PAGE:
What happens if you need to send a file to someone using Excel 2003 or earlier? What about any new features that were added in Excel 2007 or later? Let's see what compatibility mode is all about.
What if you wanted to save to OneDrive or SharePoint or DropBox? Well, Excel, and particularly later versions, have you covered.
Let's start using formulas, and we'll start with multiplication, division, addition, subtraction, and power (Exponents).
Which comes first - multiplication or addition? Please excuse my Dear Aunt Sally. I'll explain what I mean in this video.
Let's have a quick look at ways to enter numbers and dates.
It's all very well, using Excel as a calculator, but one of the main reasons to use Excel is because calculations can refer to other cells, making these calculations dynamic. Let's find out how to refer to other cells as part of our calculations.
Here are the answers to the previous exercise.
Workbooks can be pretty large, and it can be difficult to remember where all of your data is. Let's find out how to search for specific information.
Part of the great things about the Internet is that you can click on links, and go to other websites. Let's find out how to add links so that you can open website, other documents, and go to other parts of your spreadsheet, like a Table of Contents.
You know where you want to go, but how do you get there? You could scroll your way there, but why not use a dialog box to immediately get there. Let's find out how to use the Go To dialog box, and the Name Box.
We've been looking at shortcut keys in previous videos, but how do you find a comprehensive list of all shortcut keys - and do you really need to memorise all of them? Let's explore.
You don't have to stick with that boring color for your spreadsheet tabs. Let's find out how to change them, and I'll give you a few ideas why this might be useful.
You've entered some data - but now you find that you need to add extra columns and rows in the middle. Or maybe there are too many, and you want to remove one or two. There are lots of different ways of doing this - let's find out which work for you.
With the ability to insert and DELETE data, you need to know how to correct any mistakes (Especially in deleting!) Let's find out how to undo your latest action, and several actions before that, and then how to undo the undo (redo!), and when redo will not work.
But what if you want to undo an action from several hours ago? Here's some tips on File Management that can help when you are developing your spreadsheets.
It won't always be the case that the default row height and column width work for your data. Maybe you can't see all of the data because it's too small - or maybe there is wasted space, and it is too big. Let's adjust the row height and column width.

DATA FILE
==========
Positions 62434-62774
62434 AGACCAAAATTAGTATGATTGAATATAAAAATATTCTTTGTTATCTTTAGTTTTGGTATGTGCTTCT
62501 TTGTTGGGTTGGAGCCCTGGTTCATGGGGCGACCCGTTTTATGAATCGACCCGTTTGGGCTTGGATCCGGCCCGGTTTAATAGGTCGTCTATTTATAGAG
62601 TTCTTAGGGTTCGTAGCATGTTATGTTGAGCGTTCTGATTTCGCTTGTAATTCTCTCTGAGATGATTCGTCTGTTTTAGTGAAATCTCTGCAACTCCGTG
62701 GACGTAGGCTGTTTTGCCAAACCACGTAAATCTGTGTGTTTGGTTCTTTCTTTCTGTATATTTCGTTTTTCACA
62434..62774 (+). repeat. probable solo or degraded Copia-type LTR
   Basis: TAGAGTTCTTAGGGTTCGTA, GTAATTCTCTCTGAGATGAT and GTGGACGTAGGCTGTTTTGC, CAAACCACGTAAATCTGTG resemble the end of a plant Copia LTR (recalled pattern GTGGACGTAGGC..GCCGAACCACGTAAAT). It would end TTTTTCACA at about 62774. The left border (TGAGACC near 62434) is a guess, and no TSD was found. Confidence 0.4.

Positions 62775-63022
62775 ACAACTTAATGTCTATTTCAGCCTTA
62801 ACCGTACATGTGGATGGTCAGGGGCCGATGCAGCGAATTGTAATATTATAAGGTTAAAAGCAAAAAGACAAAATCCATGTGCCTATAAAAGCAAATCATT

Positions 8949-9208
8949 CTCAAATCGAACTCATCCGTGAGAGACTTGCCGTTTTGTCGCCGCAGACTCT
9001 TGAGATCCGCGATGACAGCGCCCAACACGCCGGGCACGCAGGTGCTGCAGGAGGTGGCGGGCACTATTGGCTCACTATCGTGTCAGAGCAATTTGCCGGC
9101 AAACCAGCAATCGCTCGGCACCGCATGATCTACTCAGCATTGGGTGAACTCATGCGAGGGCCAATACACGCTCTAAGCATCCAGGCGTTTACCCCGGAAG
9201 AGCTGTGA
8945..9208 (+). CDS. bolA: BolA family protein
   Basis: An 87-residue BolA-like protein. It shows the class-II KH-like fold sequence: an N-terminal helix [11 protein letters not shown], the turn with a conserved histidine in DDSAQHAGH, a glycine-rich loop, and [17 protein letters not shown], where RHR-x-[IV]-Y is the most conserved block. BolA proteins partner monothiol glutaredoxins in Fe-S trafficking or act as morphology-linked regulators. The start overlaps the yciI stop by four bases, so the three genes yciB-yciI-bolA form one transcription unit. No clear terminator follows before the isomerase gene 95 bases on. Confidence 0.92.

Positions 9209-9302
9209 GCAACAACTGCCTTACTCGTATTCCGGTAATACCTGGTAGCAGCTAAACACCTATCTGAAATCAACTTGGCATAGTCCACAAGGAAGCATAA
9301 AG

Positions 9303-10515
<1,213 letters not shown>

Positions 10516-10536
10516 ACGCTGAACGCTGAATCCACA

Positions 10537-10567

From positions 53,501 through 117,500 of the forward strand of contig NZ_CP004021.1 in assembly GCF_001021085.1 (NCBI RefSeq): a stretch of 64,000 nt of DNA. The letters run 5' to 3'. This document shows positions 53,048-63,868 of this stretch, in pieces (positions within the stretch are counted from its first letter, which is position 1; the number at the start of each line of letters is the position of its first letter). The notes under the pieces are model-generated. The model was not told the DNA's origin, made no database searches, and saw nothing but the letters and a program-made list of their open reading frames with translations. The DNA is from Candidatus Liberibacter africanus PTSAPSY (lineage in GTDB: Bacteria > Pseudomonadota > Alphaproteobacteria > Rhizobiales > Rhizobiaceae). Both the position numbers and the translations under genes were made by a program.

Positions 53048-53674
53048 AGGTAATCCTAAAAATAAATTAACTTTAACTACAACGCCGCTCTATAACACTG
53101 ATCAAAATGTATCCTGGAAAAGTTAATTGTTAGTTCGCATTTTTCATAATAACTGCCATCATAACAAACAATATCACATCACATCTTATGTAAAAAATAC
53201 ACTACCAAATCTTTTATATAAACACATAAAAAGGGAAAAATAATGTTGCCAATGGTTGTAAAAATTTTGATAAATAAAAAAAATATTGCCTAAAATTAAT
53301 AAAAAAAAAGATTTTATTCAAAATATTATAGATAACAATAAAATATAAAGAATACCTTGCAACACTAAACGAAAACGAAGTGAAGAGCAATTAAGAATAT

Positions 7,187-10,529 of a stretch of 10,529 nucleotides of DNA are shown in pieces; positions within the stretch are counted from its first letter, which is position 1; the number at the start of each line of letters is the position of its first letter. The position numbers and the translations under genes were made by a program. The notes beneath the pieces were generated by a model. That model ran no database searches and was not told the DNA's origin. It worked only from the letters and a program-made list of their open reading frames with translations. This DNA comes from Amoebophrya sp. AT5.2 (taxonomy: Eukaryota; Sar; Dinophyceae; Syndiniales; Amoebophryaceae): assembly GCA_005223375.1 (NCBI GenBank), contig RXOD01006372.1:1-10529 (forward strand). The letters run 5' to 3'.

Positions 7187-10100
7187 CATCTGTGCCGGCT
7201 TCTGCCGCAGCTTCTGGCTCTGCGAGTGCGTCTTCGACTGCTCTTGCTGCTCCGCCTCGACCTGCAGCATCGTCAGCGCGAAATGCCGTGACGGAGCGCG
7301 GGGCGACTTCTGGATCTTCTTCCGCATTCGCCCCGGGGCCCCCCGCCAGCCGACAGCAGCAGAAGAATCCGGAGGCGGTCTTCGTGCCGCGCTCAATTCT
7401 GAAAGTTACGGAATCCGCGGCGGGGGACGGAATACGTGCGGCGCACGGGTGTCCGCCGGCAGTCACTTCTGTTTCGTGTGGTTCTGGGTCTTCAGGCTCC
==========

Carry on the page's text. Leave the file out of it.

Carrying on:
What if you don't actually want to delete data, but just want it more hidden from view. Let's hide rows and columns, and allow the end user to concentrate on the remainder.
You don't have to do all these changes one column or row at a time. You can select multiple ranges and do changes to all of them at once. Let's see all the ways that you can select multiple ranges.
Hiding rows and columns isn't the only thing you can do - you can also hide entire sheets. Let's find out how to do, and also work out how you can discover if a workbook you have received has hidden sheets.
There will be some commands that you will use more often than others. Let's customise your environment by adding buttons to a place which is always visible, the QAT (Quick Access Toolbar).
In addition to adding buttons to the QAT, you can also add them to the ribbon. You can add additional menus, or alter existing menus - and show the Developer menu. Let's find out how.
We've seen all of the standard shortcuts keys - what about commands which don't have shortcut keys? Let's find out how you can add shortcut keys to other commands.
Macros are ways to expand the functionality of Excel. Let's record some simple macros and play them back.
We'll save our existing database, and find out why, for security purposes, we can't save them in the current format. We'll then re-open that workbook, and see what problems we run into. Then we'll have a look at macro security overall, and find out how to add entire directories to the safe list.
There are three main views - normal, Page Break Preview, and Page Layout (though in a different order in Excel 2010). Let's see the strengths and weaknesses of each, and how to change between them.